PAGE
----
A Dozen Up Close in the Garden, with An Etaerio of Drupelets.

People are complaining. The plants are growing too fast. A friend of mine cut her grass before she went away for the weekend, and when she came home, she had to mow again. Another friend’s mower almost choked out on four days of grass growth. No dowtabowtit, the plants are growing fast. I’ve had to hill my potatoes three times in the last few weeks. The tomatoes are emerging from the tops of their cages, and the corn is going to be knee high by the 4th of June. Asparagus spears seem to be ready in 24 to 36 hours, but I’ve not checked this with a clock.

The shallots are bulbing up. In the kitchen, we’re still using last year’s shallots. They store really well.

Fedco “prisma” shallots

Alliums look so little for so long, and then all of a sudden get big.

Allium Alley

The pea planting that had no blooms open one morning had scores of blossoms open that evening.

The first pea planting just got its first pea picking. So sweet, those first peas. A three year old grandson spent a half an hour with me, picking and eating peas. The little brother can’t eat peas yet.

The garlic has started scaping. Soon we’ll behead these garden aristocrats. For them there’s no scape.

Snails are pretty, but they ruin a lot of leaves. We didn’t have them once, once upon a time. Once upon a time you hardly ever saw a squirrel, now they’re everywhere. And now the chipmunks have started moving in. They’re cute, but once they find your tomatoes, you’ve got serious competition.

Escargot, pre-seasoning itself.

Spreen has sprung. Spreen is a salad green that we got seed for from Johnny’s Seeds in Maine. It looks amaranthy, like lamb’s quarters. I have a feeling that if allowed to seed, this plant would become a permanent Wishetwurra Farm resident, as corn salad (mache) and claytonia have established themselves in the garden. Better to have “good” weeds, that you enjoy eating, no?

Magenta spreen

Lettuce looks luscious. Slugs like lettuce, too. So do earwigs. Grandson calls them “Pincherbugs”.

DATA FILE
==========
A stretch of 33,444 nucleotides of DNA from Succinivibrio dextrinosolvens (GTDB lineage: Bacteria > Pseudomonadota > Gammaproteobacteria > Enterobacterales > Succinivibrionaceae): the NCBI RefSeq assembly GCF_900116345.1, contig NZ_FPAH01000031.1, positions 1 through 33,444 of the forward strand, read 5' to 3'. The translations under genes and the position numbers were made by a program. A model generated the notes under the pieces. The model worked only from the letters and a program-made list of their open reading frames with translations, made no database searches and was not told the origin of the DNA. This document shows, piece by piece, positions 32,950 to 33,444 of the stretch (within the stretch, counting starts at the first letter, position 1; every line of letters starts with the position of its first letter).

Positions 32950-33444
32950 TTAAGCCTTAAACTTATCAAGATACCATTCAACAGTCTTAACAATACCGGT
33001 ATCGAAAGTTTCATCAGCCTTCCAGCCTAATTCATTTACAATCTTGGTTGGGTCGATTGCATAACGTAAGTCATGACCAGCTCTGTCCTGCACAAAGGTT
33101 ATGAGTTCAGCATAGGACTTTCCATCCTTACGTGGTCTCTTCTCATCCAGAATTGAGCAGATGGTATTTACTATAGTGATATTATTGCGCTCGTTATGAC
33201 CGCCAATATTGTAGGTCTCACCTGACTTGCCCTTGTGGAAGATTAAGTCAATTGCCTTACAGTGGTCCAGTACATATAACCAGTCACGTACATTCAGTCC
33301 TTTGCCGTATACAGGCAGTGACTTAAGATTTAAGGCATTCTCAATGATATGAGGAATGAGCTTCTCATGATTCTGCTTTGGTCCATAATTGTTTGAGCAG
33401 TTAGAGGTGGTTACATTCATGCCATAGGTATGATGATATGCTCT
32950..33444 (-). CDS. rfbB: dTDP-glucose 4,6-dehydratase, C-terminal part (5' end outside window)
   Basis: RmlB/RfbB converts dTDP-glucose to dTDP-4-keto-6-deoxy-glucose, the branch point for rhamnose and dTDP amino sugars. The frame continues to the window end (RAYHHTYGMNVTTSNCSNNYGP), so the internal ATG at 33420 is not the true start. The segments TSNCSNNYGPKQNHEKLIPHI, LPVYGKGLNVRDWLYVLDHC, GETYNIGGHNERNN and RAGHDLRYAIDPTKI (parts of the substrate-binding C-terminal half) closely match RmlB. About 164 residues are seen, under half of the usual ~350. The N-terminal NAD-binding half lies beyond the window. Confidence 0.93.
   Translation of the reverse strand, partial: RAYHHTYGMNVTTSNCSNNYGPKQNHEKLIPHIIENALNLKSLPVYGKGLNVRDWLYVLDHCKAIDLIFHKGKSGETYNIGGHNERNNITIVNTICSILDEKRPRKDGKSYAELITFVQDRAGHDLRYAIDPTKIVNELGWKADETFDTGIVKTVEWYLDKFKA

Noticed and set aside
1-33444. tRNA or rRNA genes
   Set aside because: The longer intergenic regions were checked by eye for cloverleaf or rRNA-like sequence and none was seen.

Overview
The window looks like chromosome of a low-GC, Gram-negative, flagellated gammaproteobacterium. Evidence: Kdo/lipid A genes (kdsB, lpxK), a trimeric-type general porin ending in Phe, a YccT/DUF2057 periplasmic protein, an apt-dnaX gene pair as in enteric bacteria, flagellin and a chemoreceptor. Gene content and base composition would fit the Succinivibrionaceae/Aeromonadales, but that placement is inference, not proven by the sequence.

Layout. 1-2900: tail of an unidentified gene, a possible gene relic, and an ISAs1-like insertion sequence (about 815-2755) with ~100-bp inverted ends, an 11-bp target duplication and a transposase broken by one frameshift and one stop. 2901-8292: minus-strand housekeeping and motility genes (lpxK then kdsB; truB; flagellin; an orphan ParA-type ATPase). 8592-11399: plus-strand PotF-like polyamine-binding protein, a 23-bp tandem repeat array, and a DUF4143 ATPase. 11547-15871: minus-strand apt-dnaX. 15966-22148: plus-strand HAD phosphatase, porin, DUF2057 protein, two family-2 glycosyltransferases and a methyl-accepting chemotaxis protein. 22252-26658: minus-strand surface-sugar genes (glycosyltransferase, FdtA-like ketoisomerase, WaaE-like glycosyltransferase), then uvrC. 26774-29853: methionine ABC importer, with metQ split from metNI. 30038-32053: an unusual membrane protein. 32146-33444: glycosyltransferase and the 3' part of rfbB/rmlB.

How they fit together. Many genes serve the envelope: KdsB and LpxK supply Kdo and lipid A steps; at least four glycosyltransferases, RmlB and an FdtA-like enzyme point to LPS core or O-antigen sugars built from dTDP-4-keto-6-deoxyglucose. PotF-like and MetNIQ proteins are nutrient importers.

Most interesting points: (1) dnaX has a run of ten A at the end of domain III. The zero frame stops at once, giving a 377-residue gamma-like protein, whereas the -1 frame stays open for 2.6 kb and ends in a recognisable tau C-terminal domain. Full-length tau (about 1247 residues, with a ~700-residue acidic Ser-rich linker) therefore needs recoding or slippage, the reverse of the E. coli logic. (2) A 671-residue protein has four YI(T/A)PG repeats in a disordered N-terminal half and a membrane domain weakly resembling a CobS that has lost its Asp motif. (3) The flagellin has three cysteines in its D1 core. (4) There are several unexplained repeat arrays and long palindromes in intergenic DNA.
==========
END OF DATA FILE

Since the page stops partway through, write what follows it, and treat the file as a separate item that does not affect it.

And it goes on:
Fruits are forming. Tomatoes are so hairy. And so stinky. How’d they choose that particular odor?

Jet Star tomato

Blueberries are beginning to bulk up. They’ll bulk up a second time, as they turn color and ripen. Do birds salivate? If they do, the catbirds are drooling in anticipation. So is my wife.

Elderberry blooms enlarge. I don’t know what we’re going to do about this elderberry bush. At three years, you can’t encircle the stem (trunk) with your hands anymore. It’s sixteen feet high and sixteen feet wide. Are we going to have to treat it like a zinfandel grape and cut it back to two feet each fall? It’s overtopping the rhubarb patch. At the rate it’s growing, if we want to move it, we’ll need a backhoe to pull it out.

And in the bramble patch, the first raspberries are taking shape. We may have to build a cage for these guys. To keep the grandson from eating them all. He knows a good thing.

An etaerio of drupelets

You never know where writing will take you. Or reading. Did you ever think you’d be reading about “an etaerio of druplets”? “Etaerio turns out to be related to the word “hteaera”. The hetaerae (or hetaeras) were classy Greek courtesans. The geishas of the Hellenic kingdoms. Such a cool word. The new word has inspired a haiku. You’re lucky it wasn’t a limerick.

Meet the greek geisha.
No obi on me, baby.
I’m a hetaera!

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3 responses to “A Dozen Up Close in the Garden, with An Etaerio of Drupelets.

  1. ha! what a great (and properly inspired) Haiku! Be sure to play next week – I will send you a reminder. Goodness, if I didnt know better Id think this was MY garden. My sugar snaps look the same. I love your handwritten garden stakes. I never hear of spreen – wonder how it would do here. Our salad days are definitely over with temps in the high 80’s. Beautiful photos! I loved this visit in your garden.

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